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5345 : Discriminatory Dress Codes
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Memo 5345-4-4: Discriminatory Dress Codes TABLE OF CONTENTS

When can dress and grooming codes be discriminatory?
Is it religious discrimination to prohibit religious attire at work?
May a company have different dress codes for male and female employees?
When may a company require employees to be clean-shaven?
Is a rule prohibiting only male employees from wearing earrings legal?
Is it sex discrimination if only male employees are required to have short hair?
View all questions for this Memo

Note: Religious organization advisory.1

Note: This Memo applies to all employees, whether exempt, non-exempt, full-time, part-time, temporary, new, or regular.2 From here on, the term "individuals" means applicants and employees.


Employers may have a company dress code and make employment decisions based on how individuals dress and groom. See Memo 5340 Dress & Grooming Codes. However, employers must be careful to avoid policies that may result in illegal discrimination.

Basically, employers may not have a dress and grooming code that affects only one class of employees because of their race, color, national origin, ethnicity, sex, religion, disability, or other protected classification. These are "permanent" or "fixed" characteristics of individuals, and employers may not make employment decisions based on these characteristics.3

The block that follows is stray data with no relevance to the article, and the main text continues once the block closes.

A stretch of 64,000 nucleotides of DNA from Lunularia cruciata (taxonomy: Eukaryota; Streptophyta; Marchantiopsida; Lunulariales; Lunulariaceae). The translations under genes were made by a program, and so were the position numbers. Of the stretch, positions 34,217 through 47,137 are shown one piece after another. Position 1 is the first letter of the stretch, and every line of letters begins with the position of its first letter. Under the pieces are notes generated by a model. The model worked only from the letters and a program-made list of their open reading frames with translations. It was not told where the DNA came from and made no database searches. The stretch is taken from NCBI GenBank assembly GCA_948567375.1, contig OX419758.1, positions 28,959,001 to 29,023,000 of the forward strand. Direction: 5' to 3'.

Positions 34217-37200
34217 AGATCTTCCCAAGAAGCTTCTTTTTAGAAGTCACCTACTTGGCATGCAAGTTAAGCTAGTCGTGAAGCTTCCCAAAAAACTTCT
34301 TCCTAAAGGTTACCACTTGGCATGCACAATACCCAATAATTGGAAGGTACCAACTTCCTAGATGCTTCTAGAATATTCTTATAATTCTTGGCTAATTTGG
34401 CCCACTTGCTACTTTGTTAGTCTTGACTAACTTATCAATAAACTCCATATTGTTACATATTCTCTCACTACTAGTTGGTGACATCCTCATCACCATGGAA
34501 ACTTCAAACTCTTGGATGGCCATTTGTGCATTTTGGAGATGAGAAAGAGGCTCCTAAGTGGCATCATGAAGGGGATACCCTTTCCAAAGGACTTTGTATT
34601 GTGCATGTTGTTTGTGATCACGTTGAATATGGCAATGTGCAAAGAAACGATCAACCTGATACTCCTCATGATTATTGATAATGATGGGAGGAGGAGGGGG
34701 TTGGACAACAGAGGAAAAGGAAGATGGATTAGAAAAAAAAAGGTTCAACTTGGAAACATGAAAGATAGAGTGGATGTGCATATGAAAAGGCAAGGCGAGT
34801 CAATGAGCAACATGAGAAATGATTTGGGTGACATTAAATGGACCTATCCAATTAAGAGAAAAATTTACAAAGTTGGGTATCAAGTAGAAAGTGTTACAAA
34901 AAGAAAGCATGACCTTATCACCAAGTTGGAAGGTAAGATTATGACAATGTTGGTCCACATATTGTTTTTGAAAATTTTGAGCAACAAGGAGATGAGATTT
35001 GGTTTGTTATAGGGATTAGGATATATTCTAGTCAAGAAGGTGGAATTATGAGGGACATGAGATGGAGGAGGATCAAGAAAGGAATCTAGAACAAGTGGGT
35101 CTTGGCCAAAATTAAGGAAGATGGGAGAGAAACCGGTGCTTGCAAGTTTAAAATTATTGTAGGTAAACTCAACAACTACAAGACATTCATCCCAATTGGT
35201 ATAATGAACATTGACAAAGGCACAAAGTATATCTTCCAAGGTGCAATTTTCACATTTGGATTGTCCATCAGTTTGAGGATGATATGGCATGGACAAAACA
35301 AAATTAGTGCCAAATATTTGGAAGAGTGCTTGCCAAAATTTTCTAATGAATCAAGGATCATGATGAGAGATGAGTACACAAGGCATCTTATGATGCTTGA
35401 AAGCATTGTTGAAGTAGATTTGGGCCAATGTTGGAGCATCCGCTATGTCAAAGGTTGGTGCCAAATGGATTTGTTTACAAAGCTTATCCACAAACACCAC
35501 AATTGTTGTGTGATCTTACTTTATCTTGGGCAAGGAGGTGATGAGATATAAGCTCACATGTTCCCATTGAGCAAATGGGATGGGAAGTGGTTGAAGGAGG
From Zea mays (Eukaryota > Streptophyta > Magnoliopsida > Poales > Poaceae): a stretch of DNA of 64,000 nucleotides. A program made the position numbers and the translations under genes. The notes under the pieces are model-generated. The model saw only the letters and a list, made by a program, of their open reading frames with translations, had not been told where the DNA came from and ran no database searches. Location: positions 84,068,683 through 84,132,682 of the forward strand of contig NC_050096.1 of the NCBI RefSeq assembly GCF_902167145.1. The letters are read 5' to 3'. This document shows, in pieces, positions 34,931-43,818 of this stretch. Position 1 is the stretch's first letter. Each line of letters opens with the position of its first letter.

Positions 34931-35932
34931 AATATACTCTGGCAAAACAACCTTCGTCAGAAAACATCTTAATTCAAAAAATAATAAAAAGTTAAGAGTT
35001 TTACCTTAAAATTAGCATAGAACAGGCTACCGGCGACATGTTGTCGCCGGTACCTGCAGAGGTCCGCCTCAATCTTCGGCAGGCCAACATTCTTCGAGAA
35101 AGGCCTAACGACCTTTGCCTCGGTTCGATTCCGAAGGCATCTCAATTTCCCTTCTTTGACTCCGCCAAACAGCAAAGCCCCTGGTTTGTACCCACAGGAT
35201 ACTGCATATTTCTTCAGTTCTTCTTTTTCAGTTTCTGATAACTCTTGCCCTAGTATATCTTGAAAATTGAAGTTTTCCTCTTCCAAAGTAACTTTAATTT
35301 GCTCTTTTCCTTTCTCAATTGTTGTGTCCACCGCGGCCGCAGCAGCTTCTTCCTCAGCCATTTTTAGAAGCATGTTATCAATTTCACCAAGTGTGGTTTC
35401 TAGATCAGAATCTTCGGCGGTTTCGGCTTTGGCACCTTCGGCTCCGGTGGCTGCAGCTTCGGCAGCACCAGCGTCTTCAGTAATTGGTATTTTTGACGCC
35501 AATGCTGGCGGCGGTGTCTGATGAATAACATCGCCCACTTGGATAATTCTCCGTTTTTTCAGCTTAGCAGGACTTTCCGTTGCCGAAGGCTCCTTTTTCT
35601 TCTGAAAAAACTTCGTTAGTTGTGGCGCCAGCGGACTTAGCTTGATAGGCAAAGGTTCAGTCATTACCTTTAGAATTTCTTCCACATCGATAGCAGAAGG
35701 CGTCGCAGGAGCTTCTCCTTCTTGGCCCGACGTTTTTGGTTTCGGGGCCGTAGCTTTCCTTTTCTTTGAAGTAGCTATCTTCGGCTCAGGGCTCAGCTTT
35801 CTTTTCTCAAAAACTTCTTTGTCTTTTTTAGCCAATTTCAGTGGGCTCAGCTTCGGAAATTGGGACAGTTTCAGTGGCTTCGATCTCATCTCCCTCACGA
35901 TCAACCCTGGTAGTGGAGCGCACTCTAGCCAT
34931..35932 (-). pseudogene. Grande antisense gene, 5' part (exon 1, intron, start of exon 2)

Example: Joe's employee handbook prohibits employees from wearing all-braided hairstyles at work. Betty shows up for work with her hair in "corn row" braids. Joe reprimands Betty for violating the dress code.

        Since Betty may either change her hairstyle or keep it covered, Joe's dress code is probably not considered illegal discrimination. But, Joe may be liable for discrimination if he enforced his dress code only against women or employees of Betty's race, but allowed men or employees of other races to violate the dress code rules without punishment.4

Still, even an unbiased dress code may unintentionally result in illegal discrimination. This may happen, for example, when a dress code:

  • clashes with an employee's medical condition,
  • burdens one race,
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